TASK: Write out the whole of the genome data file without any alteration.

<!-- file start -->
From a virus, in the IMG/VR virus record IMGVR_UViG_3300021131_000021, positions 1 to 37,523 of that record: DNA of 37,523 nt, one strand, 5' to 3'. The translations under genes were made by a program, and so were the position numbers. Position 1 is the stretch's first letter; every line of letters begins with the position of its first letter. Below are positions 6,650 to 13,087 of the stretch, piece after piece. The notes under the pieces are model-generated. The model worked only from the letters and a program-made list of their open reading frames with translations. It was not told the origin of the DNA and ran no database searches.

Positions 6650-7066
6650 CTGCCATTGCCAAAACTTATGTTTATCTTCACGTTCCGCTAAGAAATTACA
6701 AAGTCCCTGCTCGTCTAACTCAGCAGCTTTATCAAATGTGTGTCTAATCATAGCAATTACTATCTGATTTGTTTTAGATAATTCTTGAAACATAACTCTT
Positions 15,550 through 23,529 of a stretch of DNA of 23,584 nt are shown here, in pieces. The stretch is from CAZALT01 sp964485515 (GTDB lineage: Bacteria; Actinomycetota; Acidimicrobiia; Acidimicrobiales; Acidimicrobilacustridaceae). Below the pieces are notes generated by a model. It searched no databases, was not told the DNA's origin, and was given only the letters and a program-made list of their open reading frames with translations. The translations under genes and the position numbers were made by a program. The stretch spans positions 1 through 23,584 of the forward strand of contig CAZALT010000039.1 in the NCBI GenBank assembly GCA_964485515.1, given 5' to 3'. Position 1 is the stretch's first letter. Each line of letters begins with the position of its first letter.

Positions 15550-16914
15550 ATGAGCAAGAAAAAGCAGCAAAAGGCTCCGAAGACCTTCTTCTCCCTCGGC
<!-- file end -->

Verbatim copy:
From a virus, in the IMG/VR virus record IMGVR_UViG_3300021131_000021, positions 1 to 37,523 of that record: DNA of 37,523 nt, one strand, 5' to 3'. The translations under genes were made by a program, and so were the position numbers. Position 1 is the stretch's first letter; every line of letters begins with the position of its first letter. Below are positions 6,650 to 13,087 of the stretch, piece after piece. The notes under the pieces are model-generated. The model worked only from the letters and a program-made list of their open reading frames with translations. It was not told the origin of the DNA and ran no database searches.

Positions 6650-7066
6650 CTGCCATTGCCAAAACTTATGTTTATCTTCACGTTCCGCTAAGAAATTACA
6701 AAGTCCCTGCTCGTCTAACTCAGCAGCTTTATCAAATGTGTGTCTAATCATAGCAATTACTATCTGATTTGTTTTAGATAATTCTTGAAACATAACTCTT
Positions 15,550 through 23,529 of a stretch of DNA of 23,584 nt are shown here, in pieces. The stretch is from CAZALT01 sp964485515 (GTDB lineage: Bacteria; Actinomycetota; Acidimicrobiia; Acidimicrobiales; Acidimicrobilacustridaceae). Below the pieces are notes generated by a model. It searched no databases, was not told the DNA's origin, and was given only the letters and a program-made list of their open reading frames with translations. The translations under genes and the position numbers were made by a program. The stretch spans positions 1 through 23,584 of the forward strand of contig CAZALT010000039.1 in the NCBI GenBank assembly GCA_964485515.1, given 5' to 3'. Position 1 is the stretch's first letter. Each line of letters begins with the position of its first letter.

Positions 15550-16914
15550 ATGAGCAAGAAAAAGCAGCAAAAGGCTCCGAAGACCTTCTTCTCCCTCGGC